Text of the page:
Nepal | July 16, 2020

Reverse migration spreads to Nepal

• LOCKDOWN IMPACT

Ujjwal Satyal
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Migrant workers plan to walk hundreds of kilometres from Kathmandu to reach home

Kathmandu, March 31

Hundreds of daily wage earners stranded in Kathmandu valley have started embarking on a long walk home after the government extended the lockdown, clamped to contain spread of coronavirus disease, by a week till next Tuesday. The same phenomenon is being witnessed in neighbouring India as well where hundreds of thousands of daily wage earners have taken to the streets to reach home on foot.

In Nepal also, these people will have to walk hundreds of kilometres to reach their homes, and they are resolute on completing their journey, as they have started running out of money here to buy food and cover other expenses.

Indrajit Mahato, 52, a construction worker, is one of the persons who has decided to cover 300 km on foot to reach his hometown in Siraha district.

His entourage consists of his wife, two sons and three other friends from his home district.

“We had no option but to return home as we ran out of food stock this morning. And we do not have money to survive in the city,” said Mahato, who was spotted at Gatthagar last evening. When THT met him, he and his team had already walked for more than an hour from Maharajgunj, where they were living.

Mahato and those accompanying him did not have proper shoes to wear. They did not even have Rs 2,000 in their pockets. And they did not have any plan on where to stop over at night. But they are confident about reaching home in five to six days. “We can complete the journey within that time if we sleep and take breaks on the roadsides for six to seven hours a day,” said Mahato. But none of them was carrying sleeping bags or light mattresses.

Mahato and those accompanying him knew the journey was going to be tough for them, but life has never been easy for daily wage earners like him who become early victims of any crisis that hits the country.

“The cash we are carrying will be enough to buy food for several days.

We have also carried bread, couple of kilograms of beaten rice and some dalmoth (dry snacks),” Mahato’s wife Sarita said. “Let’s see if we can hitchhike every now and then.”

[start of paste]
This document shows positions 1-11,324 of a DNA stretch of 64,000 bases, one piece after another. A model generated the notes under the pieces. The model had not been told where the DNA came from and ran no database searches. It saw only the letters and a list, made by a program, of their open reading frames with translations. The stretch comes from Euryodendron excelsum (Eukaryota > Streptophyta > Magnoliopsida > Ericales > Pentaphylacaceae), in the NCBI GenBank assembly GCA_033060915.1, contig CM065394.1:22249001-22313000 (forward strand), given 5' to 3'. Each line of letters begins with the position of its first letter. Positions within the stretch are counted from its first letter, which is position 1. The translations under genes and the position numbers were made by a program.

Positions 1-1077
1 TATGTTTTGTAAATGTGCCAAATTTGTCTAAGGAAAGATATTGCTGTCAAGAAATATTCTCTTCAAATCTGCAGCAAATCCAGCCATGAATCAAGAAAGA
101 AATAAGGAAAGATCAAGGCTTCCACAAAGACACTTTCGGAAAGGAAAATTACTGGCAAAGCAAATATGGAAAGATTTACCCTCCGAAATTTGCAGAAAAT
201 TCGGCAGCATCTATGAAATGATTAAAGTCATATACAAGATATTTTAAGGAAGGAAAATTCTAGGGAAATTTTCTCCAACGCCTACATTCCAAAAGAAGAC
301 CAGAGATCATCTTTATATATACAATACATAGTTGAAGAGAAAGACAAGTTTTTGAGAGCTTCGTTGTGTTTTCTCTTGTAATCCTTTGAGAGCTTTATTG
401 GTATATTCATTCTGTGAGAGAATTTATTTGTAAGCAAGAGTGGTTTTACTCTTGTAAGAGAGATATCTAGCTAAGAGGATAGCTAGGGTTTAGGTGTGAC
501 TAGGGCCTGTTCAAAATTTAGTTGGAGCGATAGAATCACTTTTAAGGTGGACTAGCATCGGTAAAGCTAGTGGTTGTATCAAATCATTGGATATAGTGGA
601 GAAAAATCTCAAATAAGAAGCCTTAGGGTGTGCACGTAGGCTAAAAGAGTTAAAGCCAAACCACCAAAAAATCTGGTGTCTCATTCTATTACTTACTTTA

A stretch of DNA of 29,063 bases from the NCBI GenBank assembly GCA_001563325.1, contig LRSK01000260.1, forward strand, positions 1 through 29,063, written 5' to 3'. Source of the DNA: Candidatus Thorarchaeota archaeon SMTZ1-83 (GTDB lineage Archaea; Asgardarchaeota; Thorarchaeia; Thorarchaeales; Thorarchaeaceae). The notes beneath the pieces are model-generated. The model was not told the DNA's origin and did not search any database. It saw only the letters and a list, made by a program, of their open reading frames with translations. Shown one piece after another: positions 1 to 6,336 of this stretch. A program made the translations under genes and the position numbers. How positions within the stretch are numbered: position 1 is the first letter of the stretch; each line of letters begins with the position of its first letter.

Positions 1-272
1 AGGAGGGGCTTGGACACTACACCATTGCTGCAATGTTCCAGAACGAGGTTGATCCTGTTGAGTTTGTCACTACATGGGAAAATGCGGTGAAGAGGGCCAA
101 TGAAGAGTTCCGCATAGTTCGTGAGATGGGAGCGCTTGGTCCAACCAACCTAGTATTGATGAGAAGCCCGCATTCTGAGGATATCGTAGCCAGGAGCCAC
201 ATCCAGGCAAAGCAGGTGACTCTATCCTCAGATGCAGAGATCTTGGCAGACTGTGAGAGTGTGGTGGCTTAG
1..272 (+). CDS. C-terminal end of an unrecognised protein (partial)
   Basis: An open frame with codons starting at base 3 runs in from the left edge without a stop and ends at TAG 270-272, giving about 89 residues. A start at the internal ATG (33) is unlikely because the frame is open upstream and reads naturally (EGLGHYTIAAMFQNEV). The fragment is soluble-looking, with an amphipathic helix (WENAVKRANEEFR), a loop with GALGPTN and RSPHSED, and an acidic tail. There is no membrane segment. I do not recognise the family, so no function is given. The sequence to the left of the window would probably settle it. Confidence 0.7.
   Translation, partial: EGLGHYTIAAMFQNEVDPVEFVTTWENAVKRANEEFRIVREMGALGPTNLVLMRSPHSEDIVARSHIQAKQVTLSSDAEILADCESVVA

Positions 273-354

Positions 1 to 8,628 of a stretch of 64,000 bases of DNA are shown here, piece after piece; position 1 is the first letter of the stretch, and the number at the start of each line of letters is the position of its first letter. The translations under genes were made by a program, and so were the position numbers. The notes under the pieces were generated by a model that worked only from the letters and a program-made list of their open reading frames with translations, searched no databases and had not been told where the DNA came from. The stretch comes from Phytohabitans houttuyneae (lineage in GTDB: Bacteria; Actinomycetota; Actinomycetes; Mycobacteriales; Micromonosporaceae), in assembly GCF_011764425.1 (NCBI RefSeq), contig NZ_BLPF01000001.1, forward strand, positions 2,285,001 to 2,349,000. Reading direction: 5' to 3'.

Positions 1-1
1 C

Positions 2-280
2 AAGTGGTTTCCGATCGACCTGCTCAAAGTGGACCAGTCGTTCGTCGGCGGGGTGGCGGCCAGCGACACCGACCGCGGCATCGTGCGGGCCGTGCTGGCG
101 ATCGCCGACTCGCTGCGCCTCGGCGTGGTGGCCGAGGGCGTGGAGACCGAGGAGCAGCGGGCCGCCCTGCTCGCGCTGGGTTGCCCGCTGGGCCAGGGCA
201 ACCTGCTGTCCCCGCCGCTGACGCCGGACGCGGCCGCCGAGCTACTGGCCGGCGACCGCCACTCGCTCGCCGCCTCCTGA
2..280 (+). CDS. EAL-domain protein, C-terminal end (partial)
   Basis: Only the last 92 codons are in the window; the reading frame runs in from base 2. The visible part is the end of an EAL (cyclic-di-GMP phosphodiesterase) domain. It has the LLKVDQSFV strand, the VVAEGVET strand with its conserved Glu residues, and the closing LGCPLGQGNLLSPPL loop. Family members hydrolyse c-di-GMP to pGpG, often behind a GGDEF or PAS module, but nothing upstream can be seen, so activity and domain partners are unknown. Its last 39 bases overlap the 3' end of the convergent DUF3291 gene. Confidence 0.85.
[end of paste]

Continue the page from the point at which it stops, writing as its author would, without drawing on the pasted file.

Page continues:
Hundreds of low-wage migrant workers like Mahato, who are fast running out of money, have started walking home from the valley, as no public buses are plying the streets due to the lockdown, which started on March 24. The government had initially said the lockdown would continue till March 31 morning but it later extended it till April 7 midnight.

The one-week extension has made things difficult for many migrant workers, especially daily wage earners.

Lately, district administration offices are allowing migrant workers to be transported to their hometowns.

But many are left behind as the information has not been well disseminated.

At around 7:00pm yesterday, Krishna Thapa, 51, and his daughter Asmita, 17, were spotted at Jadibuti in Kathmandu. The father and daughter had come to Jadibuti from Basundhara as one of their close relatives had promised to book a bus ticket for them to travel to their home at Khurkot in Sindhuli.

“We were told to arrive here at five, but it’s already seven and the bus has not arrived yet. The person who had promised to book the ticket has also stopped receiving my calls,” said Krishna.

Around that time some other people, who were supposed to take the same bus to Sindhuli, had also gathered at Jadibuti. But since there was no sign of the bus coming to pick them up, they were all set to walk home.

“I hope we can reach our village by tomorrow evening if we start walking now,” said Santa Thapaliya from Sindhuli. This afternoon THT met people in Jadibuti who were planning to travel to Dolakha and Sindhupalchowk on foot.

“We are not obstructing people, who must visit home, from taking vehicles,” said Bhaktapur Chief District Officer Humakala Pandey, adding, “If people want to visit their ailing parents, have to attend to their pregnant wife or rush home because of somebody’s death or because of a newborn baby, then we allow them to do so.”


A version of this article appears in print on April 01, 2020 of The Himalayan Times.


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